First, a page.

Light waves entering the eye first pass through the cornea, sometimes called the window of the eye. The cornea bends or refracts the light, which then travels through the aqueous humor. Now the light passes through the pupil, a circular opening in the center of the iris. The light is then refracted a second time while passing through the lens. Next, the light passes through the largest compartment of the eye, the posterior cavity, which is filled with vitreous humor. Finally, the light enters the retina, which is composed of several layers of nerve fibers and cells, including the visual receptor cells or photoreceptors.
The central region of the retina contains a yellowish spot called the macula lutea. A depression in its center called the fovea centralis is the region of the retina where the light is most precisely focused. At this point the double refraction caused by the cornea and the lens results in a reversed and upside down image. The image will get turned right side up in the brain, which is connected to the eye by the optic disc and the optic nerve. Impulses travel down the optic nerve and into the occipital lobe of the brain, which then interprets the image.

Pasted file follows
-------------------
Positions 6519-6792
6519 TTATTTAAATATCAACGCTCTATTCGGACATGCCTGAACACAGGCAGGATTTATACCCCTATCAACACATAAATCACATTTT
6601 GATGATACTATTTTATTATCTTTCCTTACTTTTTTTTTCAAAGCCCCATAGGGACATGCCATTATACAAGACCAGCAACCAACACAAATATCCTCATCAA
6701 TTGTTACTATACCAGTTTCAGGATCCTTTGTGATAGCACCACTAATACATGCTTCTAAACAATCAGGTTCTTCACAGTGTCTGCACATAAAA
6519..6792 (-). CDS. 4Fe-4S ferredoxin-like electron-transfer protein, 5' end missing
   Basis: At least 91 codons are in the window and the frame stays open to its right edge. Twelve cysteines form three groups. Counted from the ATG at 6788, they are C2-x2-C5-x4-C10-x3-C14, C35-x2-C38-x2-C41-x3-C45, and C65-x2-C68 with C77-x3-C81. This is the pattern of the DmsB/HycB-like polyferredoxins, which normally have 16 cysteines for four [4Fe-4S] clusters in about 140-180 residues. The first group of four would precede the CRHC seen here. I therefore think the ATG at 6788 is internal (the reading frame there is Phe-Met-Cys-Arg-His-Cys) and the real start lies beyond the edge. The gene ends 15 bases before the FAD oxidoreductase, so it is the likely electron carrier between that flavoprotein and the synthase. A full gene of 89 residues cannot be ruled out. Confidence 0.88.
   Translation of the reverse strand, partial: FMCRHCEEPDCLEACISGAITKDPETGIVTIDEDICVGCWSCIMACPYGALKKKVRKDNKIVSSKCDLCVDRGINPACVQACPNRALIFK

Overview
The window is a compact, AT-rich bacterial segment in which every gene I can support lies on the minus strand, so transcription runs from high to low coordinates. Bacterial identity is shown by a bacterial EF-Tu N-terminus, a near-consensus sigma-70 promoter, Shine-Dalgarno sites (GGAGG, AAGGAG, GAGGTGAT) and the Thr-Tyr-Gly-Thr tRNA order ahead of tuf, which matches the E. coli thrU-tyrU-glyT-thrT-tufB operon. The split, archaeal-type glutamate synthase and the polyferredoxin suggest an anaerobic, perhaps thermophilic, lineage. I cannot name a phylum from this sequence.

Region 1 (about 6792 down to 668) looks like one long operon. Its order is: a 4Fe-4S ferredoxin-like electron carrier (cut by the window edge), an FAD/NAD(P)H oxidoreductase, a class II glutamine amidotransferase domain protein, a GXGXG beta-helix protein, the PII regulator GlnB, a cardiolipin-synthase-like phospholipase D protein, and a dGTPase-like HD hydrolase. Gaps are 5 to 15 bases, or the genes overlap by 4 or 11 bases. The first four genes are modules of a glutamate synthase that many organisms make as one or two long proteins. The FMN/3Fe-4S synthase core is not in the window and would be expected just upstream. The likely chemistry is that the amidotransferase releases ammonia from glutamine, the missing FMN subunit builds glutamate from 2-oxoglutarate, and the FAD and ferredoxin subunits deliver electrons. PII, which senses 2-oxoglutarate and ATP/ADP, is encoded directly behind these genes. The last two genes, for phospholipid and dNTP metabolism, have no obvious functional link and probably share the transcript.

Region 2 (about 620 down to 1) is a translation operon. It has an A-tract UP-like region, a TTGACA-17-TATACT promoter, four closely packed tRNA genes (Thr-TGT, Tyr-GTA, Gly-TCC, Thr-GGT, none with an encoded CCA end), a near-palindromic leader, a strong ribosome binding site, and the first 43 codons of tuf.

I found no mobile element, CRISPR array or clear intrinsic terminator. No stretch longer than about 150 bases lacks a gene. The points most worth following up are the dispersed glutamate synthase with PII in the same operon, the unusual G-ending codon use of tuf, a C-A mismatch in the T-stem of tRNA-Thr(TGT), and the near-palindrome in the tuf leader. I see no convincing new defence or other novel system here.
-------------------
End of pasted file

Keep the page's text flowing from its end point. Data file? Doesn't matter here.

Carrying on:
The eye serves as a window through which many valuable clinical observations may be made. Direct observation of the structures of the fundus through an ophthalmoscope may show disease of the eye itself, or may reveal abnormalities indicative of disease elsewhere.Eye Pathologies